Comparison of Clinicopathologic Features and Survival of Histopathologically Amelanotic and Pigmented Melanomas: A Population-Based Study
Thomas, NE and Kricker, A and Waxweiler, WT and Dillon, PM and Busam, KJ and From, L and Groben, PA and Armstrong, BK and Anton-Culver, H and Gruber, SB and Marrett, LD and Gallagher, RP and Zanetti, R and Rosso, S and Dwyer, T and Venn, A and Kanetsky, PA and Orlow, I and Paine, S and Ollila, DW and Reiner, AS and Luo, L and Hao, H and Frank, JS and Begg, CB and Berwick, M, for the Genes, Environment, and Melanoma (GEM) Study Group, Comparison of Clinicopathologic Features and Survival of Histopathologically Amelanotic and Pigmented Melanomas: A Population-Based Study, JAMA Dermatology, 150, (12) pp. 1306-1314. ISSN 2168-6084 (2014) [Refereed Article]
Previous studies have reported that histopathologically amelanotic melanoma is associated with poorer survival than pigmented melanoma; however, small numbers of amelanotic melanomas, selected populations, lack of centralized pathologic review, or no adjustment for stage limit the interpretation or generalization of results from prior studies.
To compare melanoma-specific survival between patients with histopathologically amelanotic and those with pigmented melanoma in a large international population-based study.
Design, Setting, and Participants:
Survival analysis with a median follow-up of 7.6 years. The study population comprised 2995 patients with 3486 invasive primary melanomas centrally scored for histologic pigmentation from the Genes, Environment, and Melanoma (GEM) Study, which enrolled incident cases of melanoma diagnosed in 1998 through 2003 from international population-based cancer registries.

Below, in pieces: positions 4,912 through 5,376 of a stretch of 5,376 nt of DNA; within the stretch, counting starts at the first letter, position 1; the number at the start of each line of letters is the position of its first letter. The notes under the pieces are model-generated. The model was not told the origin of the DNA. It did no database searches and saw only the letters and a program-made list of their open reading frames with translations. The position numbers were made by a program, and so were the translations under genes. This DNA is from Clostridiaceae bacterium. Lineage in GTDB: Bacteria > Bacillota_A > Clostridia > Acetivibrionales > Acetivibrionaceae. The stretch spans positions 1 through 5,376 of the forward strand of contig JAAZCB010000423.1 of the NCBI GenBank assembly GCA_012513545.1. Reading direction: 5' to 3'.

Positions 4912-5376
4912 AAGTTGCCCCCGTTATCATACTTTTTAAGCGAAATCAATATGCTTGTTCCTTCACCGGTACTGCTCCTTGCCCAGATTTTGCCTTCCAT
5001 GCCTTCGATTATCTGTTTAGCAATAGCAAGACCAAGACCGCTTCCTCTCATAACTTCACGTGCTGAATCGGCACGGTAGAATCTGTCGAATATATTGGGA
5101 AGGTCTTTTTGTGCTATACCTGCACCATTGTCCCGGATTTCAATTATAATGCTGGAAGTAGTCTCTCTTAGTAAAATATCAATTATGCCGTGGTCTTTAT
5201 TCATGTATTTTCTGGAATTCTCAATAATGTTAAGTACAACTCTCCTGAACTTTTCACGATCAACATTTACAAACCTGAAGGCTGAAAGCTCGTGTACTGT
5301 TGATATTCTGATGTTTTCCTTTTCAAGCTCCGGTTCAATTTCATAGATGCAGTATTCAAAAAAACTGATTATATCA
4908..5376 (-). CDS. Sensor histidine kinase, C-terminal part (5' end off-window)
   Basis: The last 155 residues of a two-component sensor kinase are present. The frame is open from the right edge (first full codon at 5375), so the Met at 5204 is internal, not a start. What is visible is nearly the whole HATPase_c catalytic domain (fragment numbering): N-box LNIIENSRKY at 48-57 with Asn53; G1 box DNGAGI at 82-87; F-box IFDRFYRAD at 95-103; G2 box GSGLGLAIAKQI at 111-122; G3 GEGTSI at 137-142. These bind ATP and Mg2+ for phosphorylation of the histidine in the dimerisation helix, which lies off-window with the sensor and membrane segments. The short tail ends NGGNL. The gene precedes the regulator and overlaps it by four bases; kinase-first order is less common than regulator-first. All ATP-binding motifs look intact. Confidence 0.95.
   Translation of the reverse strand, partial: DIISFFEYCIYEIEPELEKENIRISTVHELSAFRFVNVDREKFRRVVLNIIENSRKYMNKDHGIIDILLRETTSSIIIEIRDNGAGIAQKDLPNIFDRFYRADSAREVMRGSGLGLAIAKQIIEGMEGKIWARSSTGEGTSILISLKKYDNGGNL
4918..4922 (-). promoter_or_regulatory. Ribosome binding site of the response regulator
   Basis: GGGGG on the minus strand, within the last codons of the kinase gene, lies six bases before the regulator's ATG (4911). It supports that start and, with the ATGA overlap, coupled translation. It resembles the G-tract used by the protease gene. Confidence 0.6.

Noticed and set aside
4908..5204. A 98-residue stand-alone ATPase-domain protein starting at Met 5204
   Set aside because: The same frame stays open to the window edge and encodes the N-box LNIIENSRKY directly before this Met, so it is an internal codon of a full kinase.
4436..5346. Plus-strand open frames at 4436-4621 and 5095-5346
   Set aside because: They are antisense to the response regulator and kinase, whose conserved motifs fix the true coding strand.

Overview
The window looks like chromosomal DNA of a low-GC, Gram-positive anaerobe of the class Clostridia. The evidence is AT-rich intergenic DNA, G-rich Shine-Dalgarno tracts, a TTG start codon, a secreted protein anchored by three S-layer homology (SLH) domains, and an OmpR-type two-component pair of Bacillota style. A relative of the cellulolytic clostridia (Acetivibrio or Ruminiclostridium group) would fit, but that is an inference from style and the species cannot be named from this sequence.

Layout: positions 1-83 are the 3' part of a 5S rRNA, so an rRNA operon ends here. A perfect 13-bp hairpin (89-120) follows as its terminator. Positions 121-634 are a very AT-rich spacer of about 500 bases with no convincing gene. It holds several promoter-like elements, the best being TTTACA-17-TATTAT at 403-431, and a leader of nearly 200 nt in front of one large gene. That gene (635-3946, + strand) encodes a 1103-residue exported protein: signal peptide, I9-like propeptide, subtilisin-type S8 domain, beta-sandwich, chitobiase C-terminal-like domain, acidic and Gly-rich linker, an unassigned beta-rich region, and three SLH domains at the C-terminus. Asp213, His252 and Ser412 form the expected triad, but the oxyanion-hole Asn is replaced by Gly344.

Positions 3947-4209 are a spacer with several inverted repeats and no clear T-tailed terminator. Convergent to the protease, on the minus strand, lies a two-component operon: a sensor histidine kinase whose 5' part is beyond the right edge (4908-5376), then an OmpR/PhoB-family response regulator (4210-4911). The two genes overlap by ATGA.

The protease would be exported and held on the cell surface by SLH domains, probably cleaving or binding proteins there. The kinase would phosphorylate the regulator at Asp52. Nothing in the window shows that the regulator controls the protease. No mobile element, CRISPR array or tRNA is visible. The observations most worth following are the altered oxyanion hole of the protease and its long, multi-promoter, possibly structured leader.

Main Outcomes and Measures:
Clinicopathologic predictors and melanoma-specific survival of histologically amelanotic and pigmented melanoma were compared using generalized estimating equations and Cox regression models, respectively.
Of 3467 melanomas, 275 (8%) were histopathologically amelanotic. Female sex, nodular and unclassified or other histologic subtypes, increased Breslow thickness, presence of mitoses, severe solar elastosis, and lack of a coexisting nevus were independently associated with amelanotic melanoma (each P < .05). Amelanotic melanoma was generally of a higher American Joint Committee on Cancer (AJCC) tumor stage at diagnosis (odds ratios [ORs] [95% CIs] between 2.9 [1.8-4.6] and 11.1 [5.8-21.2] for tumor stages between T1b and T3b and ORs [95% CIs] of 24.6 [13.6-44.4] for T4a and 29.1 [15.5-54.9] for T4b relative to T1a; P value for trend, <.001) than pigmented melanoma. Hazard of death from melanoma was higher for amelanotic than for pigmented melanoma (hazard ratio [HR], 2.0; 95% CI, 1.4-3.0) (P < .001), adjusted for age, sex, anatomic site, and study design variables, but survival did not differ once AJCC tumor stage was also taken into account (HR, 0.8; 95% CI, 0.5-1.2) (P = .36).
Conclusions and Relevance:
At the population level, survival after diagnosis of amelanotic melanoma is poorer than after pigmented melanoma because of its more advanced stage at diagnosis. It is probable that amelanotic melanomas present at more advanced tumor stages because they are difficult to diagnose. The association of amelanotic melanoma with presence of mitoses independently of Breslow thickness and other clinicopathologic characteristics suggests that amelanotic melanomas might also grow faster than pigmented melanomas. New strategies for early diagnosis and investigation of the biological properties of amelanotic melanoma are warranted.